Cole died in 1848 at only 47 years of age. He is buried at Thomson Street Cemetery, Catskill, New York. Upon his death, William Cullen Bryant presented a funeral oration at the National Academy of Design. See The Funeral Oration Given by William Cullen Bryant on the Death of Thomas Cole.


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Expulsion from the Garden of Eden

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Distant View of Niagara Falls

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The Titan’s Goblet

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The Oxbow

Featured Artist at the e.Gallery: Pieter Bruegel the Elder


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Featured Artist at the e.Gallery this week is a 16th Century artist, Pieter Bruegel the Elder [Flemish, 1525-1569] Link: https://fineart.elib.com/fineart.php?dir=Alphabetical/Bruegel_the_Elder_Pieter

Pieter Bruegel (about 1525-69), usually known as Pieter Bruegel the Elder to distinguish him from his elder son, was the first in a family of Flemish painters. He spelled his name Brueghel until 1559, and his sons retained the “h” in the spelling of their names.

Pieter Bruegel the Elder, generally considered the greatest Flemish painter of the 16th century, is by far the most important member of the family. He was probably born in Breda in the Duchy of Brabant, now in The Netherlands. Accepted as a master in the Antwerp paintersÂ’ guild in 1551, he was apprenticed to Coecke van Aelst, a leading Antwerp artist, sculptor, architect, and designer of tapestry and stained glass. Bruegel traveled to Italy in 1551 or 1552, completing a number of paintings, mostly landscapes, there. Returning home in 1553, he settled in Antwerp but ten years later moved permanently to Brussels. He married van Aelst’s daughter, Mayken, in 1563. His association with the van Aelst family drew Bruegel to the artistic traditions of the Mechelen (now Malines) region in which allegorical and peasant themes run strongly. His paintings, including his landscapes and scenes of peasant life, stress the absurd and vulgar, yet are full of zest and fine detail. They also expose human weaknesses and follies. He was sometimes called the “peasant Bruegel” from such works as Peasant Wedding Feast (1567).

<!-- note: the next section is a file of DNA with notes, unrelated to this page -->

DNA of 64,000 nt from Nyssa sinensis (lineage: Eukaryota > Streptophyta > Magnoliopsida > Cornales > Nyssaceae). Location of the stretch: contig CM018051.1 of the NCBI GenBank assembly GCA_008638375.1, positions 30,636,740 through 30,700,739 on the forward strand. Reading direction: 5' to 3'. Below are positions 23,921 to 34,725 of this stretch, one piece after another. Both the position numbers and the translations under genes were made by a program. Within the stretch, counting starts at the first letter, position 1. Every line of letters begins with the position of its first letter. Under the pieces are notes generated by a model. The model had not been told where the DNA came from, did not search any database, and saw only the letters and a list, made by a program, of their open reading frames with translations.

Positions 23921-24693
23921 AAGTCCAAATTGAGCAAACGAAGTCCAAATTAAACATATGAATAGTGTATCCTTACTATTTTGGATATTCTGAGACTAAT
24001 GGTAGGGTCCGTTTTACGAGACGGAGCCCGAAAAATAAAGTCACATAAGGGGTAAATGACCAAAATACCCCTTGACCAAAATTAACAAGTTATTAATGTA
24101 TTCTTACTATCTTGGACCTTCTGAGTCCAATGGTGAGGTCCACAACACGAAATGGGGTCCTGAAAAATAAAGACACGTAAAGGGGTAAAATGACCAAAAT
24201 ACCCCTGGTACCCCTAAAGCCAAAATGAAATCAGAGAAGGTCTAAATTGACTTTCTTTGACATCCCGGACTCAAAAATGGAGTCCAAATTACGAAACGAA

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The Temptation of St. Anthony

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The Triumph of Death

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Adoration by the Wise Men (The Adoration of the Kings)

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The Blind Leading the Blind (The Parable of the Blind;(Dutch: De parabel der blinden)